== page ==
- Pull on the cord to cinch the bag closed and you’re done!
Have fun creating and learning with your kids! Here are just a few tidbits you can use in conversation while you’re having fun:
Values of Native Americans:
There are 5 themes that are found across all tribes that are life lessons we can all learn from and are perfect for the kiddos, incorporate them into your projects!
- Feed Strangers
- When the colonists arrived from Europe, most of them died from diseases and starvation. The surrounding tribes saw this and donated some of their harvest to the hungry colonists.
- Native Americans also taught the colonists how to plant and hunt in the new land.
- The Great Law of Peace written by the Iroquois tribes of New England in the 18th century advocated that a proper chief would never let his people go without food.
- Among present day Native Americans, extra food is usually expected to be taken home after an event so nobody goes hungry.
- Everyone is Equal
- Native American culture during the colonial eras saw everyone as equal to them. There was no segregation or separation. The Great Law of Peace reads “The Great Creator has made us of one blood and of the same soil…only different tongues constitute different nations.” The Iroquois nation’s Great Law of Peace was later a source of influence for the US Constitution.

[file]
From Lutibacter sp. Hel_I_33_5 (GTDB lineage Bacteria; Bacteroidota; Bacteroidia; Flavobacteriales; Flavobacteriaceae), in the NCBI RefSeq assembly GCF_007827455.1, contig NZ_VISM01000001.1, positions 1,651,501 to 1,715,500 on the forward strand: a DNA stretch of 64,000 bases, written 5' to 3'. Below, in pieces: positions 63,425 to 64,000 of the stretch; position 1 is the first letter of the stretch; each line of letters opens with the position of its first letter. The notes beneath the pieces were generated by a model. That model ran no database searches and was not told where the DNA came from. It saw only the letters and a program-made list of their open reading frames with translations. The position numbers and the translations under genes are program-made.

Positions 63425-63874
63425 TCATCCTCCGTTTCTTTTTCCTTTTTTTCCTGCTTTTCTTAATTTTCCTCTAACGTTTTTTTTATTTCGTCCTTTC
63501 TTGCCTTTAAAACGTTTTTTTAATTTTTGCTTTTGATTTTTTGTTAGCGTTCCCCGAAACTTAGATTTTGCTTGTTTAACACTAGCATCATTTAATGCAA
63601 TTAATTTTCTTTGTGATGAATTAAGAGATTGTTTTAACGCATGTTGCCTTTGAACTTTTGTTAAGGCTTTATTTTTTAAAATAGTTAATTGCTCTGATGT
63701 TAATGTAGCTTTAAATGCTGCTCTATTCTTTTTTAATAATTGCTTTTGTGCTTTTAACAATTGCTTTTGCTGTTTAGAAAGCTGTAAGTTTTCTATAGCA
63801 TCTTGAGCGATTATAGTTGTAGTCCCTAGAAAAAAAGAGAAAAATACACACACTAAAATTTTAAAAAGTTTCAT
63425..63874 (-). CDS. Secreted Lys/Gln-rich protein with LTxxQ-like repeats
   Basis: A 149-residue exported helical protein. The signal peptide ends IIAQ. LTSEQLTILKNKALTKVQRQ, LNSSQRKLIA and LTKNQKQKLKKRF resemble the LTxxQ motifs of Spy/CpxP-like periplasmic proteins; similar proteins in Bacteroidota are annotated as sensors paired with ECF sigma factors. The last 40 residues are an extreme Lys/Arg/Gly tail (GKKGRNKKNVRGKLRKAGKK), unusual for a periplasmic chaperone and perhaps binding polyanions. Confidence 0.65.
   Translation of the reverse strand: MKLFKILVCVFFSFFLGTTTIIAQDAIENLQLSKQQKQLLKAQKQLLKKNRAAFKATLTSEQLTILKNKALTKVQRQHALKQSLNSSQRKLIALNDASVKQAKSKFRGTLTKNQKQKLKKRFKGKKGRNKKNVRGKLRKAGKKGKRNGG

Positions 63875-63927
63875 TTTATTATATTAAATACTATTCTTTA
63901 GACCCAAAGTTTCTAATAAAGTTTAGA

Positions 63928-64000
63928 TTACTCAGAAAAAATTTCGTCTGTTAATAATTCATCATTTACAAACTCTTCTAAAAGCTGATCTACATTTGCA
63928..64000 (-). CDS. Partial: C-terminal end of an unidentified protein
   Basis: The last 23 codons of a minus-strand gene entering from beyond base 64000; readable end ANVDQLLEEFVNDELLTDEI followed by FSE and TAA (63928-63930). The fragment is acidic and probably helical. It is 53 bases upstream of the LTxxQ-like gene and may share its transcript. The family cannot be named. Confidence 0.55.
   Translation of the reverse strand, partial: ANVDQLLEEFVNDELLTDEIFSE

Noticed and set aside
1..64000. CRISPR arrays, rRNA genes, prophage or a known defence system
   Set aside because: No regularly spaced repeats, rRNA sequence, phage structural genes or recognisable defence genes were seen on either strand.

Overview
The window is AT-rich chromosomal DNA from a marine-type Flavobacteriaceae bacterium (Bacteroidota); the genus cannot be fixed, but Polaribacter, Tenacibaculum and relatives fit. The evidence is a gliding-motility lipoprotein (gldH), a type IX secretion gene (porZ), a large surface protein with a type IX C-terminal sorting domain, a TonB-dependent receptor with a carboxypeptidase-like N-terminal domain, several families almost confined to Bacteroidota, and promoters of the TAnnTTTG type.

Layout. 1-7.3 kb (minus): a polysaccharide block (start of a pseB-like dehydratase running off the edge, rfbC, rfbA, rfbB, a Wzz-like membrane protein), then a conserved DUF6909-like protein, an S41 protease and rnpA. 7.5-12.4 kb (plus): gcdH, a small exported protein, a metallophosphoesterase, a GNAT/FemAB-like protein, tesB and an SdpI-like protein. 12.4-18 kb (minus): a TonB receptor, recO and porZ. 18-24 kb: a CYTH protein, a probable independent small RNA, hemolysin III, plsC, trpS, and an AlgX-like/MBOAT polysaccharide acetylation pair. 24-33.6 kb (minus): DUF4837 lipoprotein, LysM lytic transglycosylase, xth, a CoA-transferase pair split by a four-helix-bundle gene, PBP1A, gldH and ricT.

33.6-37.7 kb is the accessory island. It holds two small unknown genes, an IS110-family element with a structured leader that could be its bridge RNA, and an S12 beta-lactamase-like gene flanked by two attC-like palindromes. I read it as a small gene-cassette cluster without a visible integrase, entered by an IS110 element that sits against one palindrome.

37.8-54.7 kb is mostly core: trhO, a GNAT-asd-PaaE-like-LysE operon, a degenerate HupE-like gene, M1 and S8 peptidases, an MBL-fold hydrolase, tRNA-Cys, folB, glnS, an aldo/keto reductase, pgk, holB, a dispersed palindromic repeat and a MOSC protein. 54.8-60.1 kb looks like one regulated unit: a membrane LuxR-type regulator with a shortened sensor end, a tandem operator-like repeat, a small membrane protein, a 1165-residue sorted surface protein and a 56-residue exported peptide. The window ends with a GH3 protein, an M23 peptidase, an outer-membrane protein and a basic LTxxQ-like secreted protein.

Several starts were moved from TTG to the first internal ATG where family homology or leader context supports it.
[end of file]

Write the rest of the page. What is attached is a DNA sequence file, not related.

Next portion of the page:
- Though they were gender roles in tribes, no gender was superior to the other. In fact, among Iroquois tribes, the chief was always male, but the chief was always selected by a council of women.
- Homosexuals in tribes were often called “two-spirited” and accepted for their sexuality.
- Children were also welcomed with open arms as contributing members of the community and given large amounts of affection.
- Be Kind to Your New Neighbors
- Native Americans were actually quite fond of the colonists before all the historical disputes occurred. Many tribal leaders wanted to have trading agreements with their new neighbors and sought alliances between them.
- Tribes were also hospitable to the newcomers and supplied them with food and shelter as the colonists got back on their feet. Some colonists chose to join a tribe and were adopted as official members.